Craniosacral Therapy for Multiple Sclerosis (MS)
If you live with MS, craniosacral therapy can be a beneficial therapy for alleviating and managing its symptoms. In this article, we are going to explore just how craniosacral therapy can help if you live with MS, how many sessions are recommended, and what you might expect to pay.
Craniosacral Therapy for Multiple Sclerosis (MS)
In MS, the body attacks the myelin that covers the nerve endings causing miscommunication between the brain and the rest of your body. MS symptoms vary from one individual to the other. Here is a list of some of the symptoms that are often associated with MS:
- Numbness of certain parts of the body
- Tremors and lack of coordination
- Vision problems such as blurriness
- Pain in certain parts of the body
- Challenges with bowel movements
- Bladder issues
- Challenges with sexual function
Craniosacral therapy can be helpful in reducing symptoms by removing blockages in the cerebrospinal fluid and membranes that surround and protect the spinal cord and brain. It also does this by realigning any bones in the skull structure that exhibit the slightest changes in alignment.
How Effective is Craniosacral Therapy for MS?
Overall, there isn’t much research that has been done specifically targeting MS.
The evidence so far shows that CST is effective in helping alleviate some of the symptoms of MS.
Craniosacral therapy has also been found to be an effective means of treating urinary tract symptoms, such as inability to empty the bladder completely. A study was done to examine whether craniosacral therapy improves lower urinary tract symptoms of multiple sclerosis (MS) patients. found craniosacral therapy to be an effective means for treating lower urinary tract symptoms and improving quality of life in MS patients.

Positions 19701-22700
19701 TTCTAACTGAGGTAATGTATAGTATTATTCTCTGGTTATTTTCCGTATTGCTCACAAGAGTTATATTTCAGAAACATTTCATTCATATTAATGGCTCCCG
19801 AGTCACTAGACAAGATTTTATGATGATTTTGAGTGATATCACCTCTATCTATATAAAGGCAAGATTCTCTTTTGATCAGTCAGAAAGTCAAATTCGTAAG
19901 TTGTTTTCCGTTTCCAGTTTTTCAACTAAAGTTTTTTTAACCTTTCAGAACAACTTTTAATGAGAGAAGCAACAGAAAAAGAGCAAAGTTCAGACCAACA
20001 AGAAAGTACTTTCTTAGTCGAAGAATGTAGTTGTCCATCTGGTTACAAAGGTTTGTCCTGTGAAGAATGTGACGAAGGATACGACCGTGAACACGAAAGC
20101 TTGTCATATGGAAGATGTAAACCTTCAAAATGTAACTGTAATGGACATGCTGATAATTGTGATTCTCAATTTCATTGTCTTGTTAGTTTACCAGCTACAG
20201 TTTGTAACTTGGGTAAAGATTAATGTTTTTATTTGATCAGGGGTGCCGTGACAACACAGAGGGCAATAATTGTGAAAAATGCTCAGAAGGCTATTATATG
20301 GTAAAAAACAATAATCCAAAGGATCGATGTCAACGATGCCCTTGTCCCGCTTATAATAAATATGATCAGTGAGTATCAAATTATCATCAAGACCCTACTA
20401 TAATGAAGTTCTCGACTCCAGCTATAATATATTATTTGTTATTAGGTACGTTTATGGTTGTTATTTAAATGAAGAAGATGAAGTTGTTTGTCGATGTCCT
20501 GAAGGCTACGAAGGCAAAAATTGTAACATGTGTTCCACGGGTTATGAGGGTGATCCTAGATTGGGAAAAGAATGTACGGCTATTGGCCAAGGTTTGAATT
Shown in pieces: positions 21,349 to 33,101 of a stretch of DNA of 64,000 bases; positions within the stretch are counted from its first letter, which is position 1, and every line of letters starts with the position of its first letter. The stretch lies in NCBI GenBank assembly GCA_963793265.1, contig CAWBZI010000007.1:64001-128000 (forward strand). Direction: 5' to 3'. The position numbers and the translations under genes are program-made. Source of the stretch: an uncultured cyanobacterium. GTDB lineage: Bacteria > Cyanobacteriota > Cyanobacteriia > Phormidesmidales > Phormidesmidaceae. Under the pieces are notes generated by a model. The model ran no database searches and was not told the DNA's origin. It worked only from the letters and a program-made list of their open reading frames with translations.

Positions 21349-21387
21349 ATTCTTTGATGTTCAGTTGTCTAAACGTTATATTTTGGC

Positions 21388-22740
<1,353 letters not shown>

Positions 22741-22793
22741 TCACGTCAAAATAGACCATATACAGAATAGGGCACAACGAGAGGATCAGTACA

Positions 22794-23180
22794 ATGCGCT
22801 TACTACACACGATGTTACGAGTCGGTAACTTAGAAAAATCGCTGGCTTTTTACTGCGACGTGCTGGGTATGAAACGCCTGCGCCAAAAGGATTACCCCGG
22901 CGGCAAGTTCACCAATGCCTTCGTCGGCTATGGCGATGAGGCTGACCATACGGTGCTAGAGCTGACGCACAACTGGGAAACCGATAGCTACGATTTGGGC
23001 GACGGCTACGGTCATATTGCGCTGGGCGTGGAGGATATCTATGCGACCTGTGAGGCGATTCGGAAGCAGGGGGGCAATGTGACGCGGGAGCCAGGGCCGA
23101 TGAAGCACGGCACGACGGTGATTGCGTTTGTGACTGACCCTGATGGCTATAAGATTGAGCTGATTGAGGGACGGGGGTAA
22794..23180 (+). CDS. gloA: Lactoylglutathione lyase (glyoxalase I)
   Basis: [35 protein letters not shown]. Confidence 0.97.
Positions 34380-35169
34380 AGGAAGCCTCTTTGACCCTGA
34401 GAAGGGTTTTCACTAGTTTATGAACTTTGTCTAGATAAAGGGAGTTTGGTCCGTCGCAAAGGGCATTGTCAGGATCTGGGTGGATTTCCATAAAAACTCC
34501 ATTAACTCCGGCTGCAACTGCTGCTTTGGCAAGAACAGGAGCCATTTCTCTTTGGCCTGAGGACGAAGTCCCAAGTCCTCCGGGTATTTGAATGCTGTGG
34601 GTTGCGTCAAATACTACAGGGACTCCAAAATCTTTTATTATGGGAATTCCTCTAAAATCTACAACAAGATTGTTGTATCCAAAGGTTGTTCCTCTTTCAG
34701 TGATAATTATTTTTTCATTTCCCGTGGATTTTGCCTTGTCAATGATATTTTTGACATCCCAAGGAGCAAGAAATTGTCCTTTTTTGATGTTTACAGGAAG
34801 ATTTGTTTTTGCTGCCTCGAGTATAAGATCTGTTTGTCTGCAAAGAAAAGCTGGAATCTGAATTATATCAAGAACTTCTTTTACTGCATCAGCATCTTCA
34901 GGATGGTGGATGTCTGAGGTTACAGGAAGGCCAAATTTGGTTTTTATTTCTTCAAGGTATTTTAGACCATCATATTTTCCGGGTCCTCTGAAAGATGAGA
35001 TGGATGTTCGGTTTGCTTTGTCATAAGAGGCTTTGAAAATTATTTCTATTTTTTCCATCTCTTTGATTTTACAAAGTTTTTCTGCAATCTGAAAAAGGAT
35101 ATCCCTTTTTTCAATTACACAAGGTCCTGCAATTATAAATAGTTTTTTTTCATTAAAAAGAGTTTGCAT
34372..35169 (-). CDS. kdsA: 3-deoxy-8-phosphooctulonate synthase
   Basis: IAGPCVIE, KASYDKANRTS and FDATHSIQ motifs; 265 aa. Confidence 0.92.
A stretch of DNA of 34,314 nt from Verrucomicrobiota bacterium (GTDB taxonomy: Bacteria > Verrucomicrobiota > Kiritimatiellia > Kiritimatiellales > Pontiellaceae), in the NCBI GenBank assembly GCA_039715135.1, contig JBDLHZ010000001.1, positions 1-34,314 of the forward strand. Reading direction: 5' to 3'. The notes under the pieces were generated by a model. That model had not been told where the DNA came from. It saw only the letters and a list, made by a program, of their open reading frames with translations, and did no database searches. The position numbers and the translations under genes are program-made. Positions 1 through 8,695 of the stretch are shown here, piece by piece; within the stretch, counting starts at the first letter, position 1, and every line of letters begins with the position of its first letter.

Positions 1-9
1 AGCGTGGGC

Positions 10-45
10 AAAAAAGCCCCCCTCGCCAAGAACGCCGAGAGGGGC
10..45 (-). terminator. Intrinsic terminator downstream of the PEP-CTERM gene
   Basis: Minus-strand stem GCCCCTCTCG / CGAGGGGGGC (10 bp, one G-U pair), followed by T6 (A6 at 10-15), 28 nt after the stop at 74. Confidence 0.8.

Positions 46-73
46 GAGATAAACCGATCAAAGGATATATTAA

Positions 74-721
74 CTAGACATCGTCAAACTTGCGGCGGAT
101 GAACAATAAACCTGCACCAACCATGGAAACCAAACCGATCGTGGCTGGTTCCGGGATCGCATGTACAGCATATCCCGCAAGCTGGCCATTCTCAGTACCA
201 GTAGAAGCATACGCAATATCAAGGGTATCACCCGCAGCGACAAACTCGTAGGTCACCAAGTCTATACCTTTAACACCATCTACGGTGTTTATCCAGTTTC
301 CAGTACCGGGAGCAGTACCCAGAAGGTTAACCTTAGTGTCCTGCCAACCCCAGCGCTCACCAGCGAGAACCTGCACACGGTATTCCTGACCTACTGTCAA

Another MS symptom where craniosacral therapy can be beneficial is a pain. For information on how craniosacral therapy can be helpful in managing pain levels read: Craniosacral Therapy for Pain.
Effectiveness of Craniosacral Therapy on Lesions of the Spinal Cord and Brain
In MS, symptoms depend on which area of the brain or the spinal cord develops MS lesions. For example, if the optic nerve is involved, this nerve may develop a lesion causing blurry vision.
In CST, a process called “Arcing” allows practitioners to find areas with active lesions. The practitioner must sense the waves of interference created by a lesion and trace it to their core site where the lesion will be found. Once the site has been discovered, the practitioner will try to restore mobility to the affected tissue, body and energy fields.
There is a need to have more clinical research conducted in order to fully understand if CST does, indeed, help with MS. So far, research seems to target specific symptoms of MS, and its success has been varied.
How Many Sessions are Recommended?
The number of sessions required to achieve desired results depends on two main aspects:
- Symptom severity
- Individual response to treatment